Could we survive a trip to Mars? Nasa is about to find out with its first year-long human trip into space

Scott Kelly and Mikhail Kornienko
Kelly and Kornienko will leave for their mission tomorrow (Source: Nasa)

Nasa is about to send two men to the International Space Station for a whole year – the longest human mission it has ever launched.

With space agencies around the world ramping up their research into the possibility of sending humans to Mars in the not-too-distant future, this experiment aims to determine how the body responds, physiologically and psychologically, to being away from Earth for a long time – a trip to Mars and back would involve people being in space for between two and three years.

The two astronauts involved, Scott Kelly from the US and Mikhail Kornienko from Russia, will take off from Kazakhstan tomorrow morning aboard a Soyuz rocket. Six hours later they will reach the International Space Station (ISS), where they will spend the next 12 months carrying out medical experiments.

It will be no holiday for the men – they have both been to the ISS before, but only for as long as six months at a time. Doctors are aware that spending long periods of time in space can have very negative health impacts.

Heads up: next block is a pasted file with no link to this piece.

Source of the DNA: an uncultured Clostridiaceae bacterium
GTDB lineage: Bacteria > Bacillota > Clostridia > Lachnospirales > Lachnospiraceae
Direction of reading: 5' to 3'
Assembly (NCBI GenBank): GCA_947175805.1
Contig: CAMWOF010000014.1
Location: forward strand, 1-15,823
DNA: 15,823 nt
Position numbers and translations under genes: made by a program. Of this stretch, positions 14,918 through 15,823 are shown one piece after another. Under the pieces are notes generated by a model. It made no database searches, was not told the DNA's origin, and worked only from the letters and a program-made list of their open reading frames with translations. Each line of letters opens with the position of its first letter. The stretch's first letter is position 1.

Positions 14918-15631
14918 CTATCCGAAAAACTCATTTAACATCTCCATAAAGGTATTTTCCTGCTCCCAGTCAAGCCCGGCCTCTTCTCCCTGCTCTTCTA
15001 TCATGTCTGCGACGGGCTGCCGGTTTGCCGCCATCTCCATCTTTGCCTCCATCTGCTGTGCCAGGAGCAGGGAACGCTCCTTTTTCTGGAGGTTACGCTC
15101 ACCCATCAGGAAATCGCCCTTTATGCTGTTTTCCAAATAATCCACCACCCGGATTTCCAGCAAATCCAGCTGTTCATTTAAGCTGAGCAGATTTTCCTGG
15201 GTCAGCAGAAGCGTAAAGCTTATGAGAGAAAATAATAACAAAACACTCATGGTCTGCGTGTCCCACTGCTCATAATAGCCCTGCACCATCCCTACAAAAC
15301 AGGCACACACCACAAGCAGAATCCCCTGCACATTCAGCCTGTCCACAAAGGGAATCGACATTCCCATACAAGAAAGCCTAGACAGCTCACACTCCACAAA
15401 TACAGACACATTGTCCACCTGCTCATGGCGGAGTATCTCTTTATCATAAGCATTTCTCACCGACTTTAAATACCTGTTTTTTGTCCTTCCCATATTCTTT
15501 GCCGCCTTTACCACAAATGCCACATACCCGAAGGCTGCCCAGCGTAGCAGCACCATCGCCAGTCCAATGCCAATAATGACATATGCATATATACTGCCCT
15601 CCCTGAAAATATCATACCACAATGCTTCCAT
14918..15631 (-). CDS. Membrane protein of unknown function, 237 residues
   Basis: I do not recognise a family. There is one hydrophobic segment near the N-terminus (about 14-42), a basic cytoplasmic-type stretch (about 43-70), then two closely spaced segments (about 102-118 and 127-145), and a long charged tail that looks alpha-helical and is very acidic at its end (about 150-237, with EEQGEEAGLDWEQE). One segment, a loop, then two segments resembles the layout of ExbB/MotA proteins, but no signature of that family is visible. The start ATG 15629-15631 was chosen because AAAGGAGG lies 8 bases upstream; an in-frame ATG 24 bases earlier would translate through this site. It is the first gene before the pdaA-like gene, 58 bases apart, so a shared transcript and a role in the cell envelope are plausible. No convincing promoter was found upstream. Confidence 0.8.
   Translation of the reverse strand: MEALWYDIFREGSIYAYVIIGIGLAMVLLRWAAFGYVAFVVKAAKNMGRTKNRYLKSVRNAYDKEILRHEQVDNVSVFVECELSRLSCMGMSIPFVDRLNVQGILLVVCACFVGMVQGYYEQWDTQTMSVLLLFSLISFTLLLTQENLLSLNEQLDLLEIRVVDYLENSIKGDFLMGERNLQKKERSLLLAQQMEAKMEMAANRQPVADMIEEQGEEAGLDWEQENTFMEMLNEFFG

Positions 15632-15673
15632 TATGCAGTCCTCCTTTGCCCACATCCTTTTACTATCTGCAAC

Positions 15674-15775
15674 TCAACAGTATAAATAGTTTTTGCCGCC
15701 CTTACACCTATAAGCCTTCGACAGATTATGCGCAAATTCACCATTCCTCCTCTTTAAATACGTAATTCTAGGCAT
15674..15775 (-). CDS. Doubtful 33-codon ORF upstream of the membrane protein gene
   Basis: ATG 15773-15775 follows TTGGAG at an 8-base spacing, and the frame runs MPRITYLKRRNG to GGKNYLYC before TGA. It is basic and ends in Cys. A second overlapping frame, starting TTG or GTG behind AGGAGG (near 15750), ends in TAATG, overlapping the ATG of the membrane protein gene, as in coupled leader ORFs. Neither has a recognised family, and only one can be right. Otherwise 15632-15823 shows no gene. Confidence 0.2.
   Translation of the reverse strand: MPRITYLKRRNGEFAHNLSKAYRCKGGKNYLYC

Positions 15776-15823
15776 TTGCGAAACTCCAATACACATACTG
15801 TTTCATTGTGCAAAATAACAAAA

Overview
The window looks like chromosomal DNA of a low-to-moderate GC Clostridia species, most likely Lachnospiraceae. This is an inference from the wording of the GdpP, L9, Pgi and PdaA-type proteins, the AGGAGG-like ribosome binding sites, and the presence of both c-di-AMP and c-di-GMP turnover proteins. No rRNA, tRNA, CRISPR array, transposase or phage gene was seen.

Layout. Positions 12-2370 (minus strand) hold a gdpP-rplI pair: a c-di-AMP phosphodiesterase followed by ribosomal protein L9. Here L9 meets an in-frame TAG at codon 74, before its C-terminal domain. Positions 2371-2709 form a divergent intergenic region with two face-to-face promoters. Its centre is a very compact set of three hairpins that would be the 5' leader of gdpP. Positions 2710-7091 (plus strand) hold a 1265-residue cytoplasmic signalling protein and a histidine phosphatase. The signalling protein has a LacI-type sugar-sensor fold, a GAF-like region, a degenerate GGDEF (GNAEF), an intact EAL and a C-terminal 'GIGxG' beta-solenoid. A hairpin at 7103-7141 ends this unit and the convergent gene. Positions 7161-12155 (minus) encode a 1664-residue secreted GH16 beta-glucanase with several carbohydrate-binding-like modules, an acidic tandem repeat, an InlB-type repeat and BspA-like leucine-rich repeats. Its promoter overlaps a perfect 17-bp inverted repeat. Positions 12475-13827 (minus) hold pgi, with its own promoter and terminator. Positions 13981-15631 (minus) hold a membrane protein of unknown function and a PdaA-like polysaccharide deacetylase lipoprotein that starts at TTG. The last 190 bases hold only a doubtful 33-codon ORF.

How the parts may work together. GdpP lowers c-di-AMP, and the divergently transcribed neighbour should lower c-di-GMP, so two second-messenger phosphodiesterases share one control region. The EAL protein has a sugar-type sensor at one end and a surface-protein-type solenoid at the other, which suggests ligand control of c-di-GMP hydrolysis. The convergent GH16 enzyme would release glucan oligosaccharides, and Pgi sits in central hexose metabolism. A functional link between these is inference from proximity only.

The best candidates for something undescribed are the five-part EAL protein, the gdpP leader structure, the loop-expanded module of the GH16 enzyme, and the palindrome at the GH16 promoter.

So what exactly can being in space for a year do to the body? And what signs of poor health will researchers be looking out for in the two men? Bones and muscles are known to weaken in a weightlessness, which can give rise to diseases such as osteoporosis, while body fluids also shift in the absence of gravity, putting strain on the brain and the eyes. The immune system is thought to falter, and there is a possibility our genes change under such circumstances.

For the first time, Nasa will be able to find out exactly how bad these impacts are, and in doing so will pave the way for long-term missions in the future.

The astronauts will carry out extensive medical experiments (Source: Nasa)

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